So there are some worthless assets in these car companies. So if you want good money to go into car companies, you have to allow real capital to flow into it.

So you -- yes, you do what that; you just don't want the government to do it.

MR. RATIGAN: So what systemic changes -- if you look at tax policy, which alters flow of capital, as you know well, if you look at -- whether it's spending or any other aspect of the use of money -- interest rates, monetary supply, et cetera --

REP. PAUL: Well, systemic change --

MR. RATIGAN: What systemic change would you put in? Would you exploit this opportunity to change the system of capitalism in America for the better? How would you change it?

REP. PAUL: Get rid of the income tax.

REP. PAUL: I agree with that.

REP. PAUL: Get rid of corporate taxes, and really lower taxes. But you have to lower spending. You can't lower --

MR. RATIGAN: Would you add a consumption tax to make up for that? Would you put a consumption tax in?

REP. PAUL: Oh, no.

MR. RATIGAN: How would you make up for the lost revenue on income --

I agree with you on income and business tax. I just don't know where you get the revenue elsewhere, and I would argue consumption..

REP. PAUL: Well, I'm not interested in getting the revenues. I want to cut spending.

But the problem is nobody wants to cut the American empire. Even Obama's administration wants to increase spending overseas and increase military spending.

As long as you want to run the world empire at a trillion dollars a year, believe me, you cannot solve this problem.

And that is where the crux of the matter is. So yes, you have to cut spending, along with cutting taxes.

So to say, well, let's have a consumption tax, that's just transferring the penalty to new victims. But you want to get taxes down; you want to get rid of regulation.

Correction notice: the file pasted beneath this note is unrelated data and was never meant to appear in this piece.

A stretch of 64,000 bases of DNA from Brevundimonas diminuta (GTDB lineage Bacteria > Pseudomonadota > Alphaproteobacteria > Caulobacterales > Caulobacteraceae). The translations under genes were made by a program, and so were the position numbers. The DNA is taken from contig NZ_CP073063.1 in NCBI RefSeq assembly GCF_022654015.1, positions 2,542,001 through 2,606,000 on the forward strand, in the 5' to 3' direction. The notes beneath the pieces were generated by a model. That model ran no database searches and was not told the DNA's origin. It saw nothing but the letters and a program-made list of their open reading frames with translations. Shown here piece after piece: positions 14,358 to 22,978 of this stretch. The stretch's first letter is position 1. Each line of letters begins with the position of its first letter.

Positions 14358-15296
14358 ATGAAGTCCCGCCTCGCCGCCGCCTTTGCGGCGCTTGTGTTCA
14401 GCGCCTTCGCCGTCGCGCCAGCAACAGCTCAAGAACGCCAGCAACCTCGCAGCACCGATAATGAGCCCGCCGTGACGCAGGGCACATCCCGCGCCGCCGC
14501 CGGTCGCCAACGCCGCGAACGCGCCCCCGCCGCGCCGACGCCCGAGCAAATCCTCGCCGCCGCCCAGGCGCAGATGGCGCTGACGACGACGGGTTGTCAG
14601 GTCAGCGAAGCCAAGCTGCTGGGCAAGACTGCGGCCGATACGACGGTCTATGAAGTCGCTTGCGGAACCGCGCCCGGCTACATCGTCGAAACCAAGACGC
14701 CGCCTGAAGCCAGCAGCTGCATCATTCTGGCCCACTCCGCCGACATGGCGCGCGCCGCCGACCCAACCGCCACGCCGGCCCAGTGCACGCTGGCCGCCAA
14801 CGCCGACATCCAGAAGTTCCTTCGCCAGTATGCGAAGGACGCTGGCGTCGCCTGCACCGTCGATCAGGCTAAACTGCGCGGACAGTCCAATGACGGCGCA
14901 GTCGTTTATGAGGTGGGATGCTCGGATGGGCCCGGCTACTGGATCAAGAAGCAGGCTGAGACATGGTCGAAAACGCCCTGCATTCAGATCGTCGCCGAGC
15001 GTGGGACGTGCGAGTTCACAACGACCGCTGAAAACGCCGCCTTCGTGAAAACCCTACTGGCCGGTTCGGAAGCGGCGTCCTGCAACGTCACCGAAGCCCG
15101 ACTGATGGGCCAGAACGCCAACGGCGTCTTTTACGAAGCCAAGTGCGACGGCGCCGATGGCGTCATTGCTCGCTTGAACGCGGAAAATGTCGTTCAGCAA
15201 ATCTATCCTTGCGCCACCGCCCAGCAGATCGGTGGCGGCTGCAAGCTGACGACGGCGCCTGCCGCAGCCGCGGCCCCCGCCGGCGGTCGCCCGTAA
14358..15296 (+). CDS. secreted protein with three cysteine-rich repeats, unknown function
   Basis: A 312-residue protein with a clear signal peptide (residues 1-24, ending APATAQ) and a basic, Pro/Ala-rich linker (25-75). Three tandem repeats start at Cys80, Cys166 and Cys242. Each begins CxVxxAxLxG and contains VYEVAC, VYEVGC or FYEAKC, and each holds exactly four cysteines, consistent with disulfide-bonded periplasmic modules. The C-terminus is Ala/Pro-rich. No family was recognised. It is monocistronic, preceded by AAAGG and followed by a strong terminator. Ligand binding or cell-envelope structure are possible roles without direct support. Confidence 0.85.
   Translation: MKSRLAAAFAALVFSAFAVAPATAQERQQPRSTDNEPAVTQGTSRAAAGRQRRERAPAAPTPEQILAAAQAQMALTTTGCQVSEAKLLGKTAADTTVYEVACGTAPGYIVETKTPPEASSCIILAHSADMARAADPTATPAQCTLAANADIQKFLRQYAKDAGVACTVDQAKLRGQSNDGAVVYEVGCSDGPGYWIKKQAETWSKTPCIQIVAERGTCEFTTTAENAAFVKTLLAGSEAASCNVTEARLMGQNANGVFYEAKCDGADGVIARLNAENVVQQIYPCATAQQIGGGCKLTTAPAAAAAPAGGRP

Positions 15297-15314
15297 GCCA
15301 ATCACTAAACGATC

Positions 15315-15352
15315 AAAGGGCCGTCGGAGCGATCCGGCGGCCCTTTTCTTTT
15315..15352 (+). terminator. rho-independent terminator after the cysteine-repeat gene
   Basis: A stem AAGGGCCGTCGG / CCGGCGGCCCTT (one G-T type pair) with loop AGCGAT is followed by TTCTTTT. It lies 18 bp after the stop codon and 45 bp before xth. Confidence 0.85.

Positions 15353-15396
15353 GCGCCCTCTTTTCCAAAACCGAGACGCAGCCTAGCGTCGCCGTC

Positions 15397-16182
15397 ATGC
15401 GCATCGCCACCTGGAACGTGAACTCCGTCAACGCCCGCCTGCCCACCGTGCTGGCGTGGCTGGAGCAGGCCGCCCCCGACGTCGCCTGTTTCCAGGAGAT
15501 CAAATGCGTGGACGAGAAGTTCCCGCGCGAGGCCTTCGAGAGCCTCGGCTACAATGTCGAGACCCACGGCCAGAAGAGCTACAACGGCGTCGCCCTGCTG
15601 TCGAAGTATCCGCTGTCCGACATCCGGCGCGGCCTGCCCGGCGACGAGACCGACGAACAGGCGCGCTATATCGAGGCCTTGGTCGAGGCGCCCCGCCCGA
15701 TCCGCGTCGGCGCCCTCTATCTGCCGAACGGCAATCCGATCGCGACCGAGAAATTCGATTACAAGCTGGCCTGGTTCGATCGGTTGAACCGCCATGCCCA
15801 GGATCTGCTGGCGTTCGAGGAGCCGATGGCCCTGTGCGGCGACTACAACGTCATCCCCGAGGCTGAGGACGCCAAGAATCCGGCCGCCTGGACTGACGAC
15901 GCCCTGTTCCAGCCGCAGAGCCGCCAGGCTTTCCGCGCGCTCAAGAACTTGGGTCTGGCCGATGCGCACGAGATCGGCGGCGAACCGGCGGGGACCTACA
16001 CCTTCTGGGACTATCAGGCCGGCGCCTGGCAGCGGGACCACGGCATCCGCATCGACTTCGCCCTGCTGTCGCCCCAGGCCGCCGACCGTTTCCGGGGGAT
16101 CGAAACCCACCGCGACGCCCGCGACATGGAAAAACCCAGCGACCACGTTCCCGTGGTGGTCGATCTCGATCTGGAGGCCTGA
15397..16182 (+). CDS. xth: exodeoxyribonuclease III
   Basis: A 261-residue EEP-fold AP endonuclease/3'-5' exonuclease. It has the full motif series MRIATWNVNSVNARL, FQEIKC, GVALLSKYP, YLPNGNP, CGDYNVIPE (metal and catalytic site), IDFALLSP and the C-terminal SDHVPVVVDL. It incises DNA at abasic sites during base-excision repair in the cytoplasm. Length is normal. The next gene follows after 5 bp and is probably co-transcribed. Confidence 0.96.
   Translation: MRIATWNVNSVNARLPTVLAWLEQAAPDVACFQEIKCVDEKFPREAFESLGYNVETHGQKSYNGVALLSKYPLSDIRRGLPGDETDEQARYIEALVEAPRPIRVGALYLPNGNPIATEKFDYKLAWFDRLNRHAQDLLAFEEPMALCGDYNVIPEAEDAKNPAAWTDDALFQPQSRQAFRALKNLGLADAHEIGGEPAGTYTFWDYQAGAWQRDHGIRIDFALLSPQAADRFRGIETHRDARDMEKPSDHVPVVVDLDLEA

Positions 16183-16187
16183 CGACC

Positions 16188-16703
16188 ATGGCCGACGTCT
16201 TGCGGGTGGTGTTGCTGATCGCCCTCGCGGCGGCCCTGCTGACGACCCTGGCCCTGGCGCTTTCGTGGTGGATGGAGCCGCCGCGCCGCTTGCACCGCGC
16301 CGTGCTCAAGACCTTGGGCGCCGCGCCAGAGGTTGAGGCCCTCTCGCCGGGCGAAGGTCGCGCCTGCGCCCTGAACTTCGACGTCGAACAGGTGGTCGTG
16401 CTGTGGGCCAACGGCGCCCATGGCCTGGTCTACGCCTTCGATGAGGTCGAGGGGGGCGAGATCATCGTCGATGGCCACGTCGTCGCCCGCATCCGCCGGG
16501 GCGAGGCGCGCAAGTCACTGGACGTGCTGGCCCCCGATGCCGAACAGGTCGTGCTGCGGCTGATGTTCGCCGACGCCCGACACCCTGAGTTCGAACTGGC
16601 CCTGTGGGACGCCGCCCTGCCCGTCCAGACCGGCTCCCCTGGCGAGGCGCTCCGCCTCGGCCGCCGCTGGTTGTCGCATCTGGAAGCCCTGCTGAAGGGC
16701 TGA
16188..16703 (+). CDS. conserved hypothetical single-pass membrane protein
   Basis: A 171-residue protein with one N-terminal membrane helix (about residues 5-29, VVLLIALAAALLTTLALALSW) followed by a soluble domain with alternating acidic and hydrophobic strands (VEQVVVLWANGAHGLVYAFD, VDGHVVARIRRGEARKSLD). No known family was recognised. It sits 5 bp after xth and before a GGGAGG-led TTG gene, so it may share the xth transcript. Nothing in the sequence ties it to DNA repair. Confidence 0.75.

You don't want to do what we did after the Enron failure -- pass Sarbanes-Oxley, you know, by the conservative Republicans. That's the fault; it's in the thinking that we need so much government.

MS. BRZEZINSKI: Carlos Watson.

MR. WATSON: Congressman, are you really saying that given the meltdown on Wall Street and some of the craziness that we saw at Citigroup and Merrill and other places, that there should be less regulation, not more, in some cases?

REP. PAUL: Yeah, we should have more on the Federal Reserve so that we know that we're doing -- they're exempt from regulation, as is Treasury.

We give Treasury $350 billion and we don't even know where they spent it. That's the type of regulation you want.

MR. WATSON: But what about on Wall Street, Congressman? But on Wall Street, do you not want to see, on some of these derivative products, do you not want to see there be some kind of regulation in terms of what the base can do?

REP. PAUL: Sure. Sure. Anybody who commits fraud goes to jail, just as they did in Enron.

We didn't need Sarbanes-Oxley to prosecute everybody in Enron through the laws of fraud. If they commit fraud, they go to prison. Just like Madoff; you know, we had all those regulations -- SEC and everything else -- and he got by.

It proves SEC didn't work.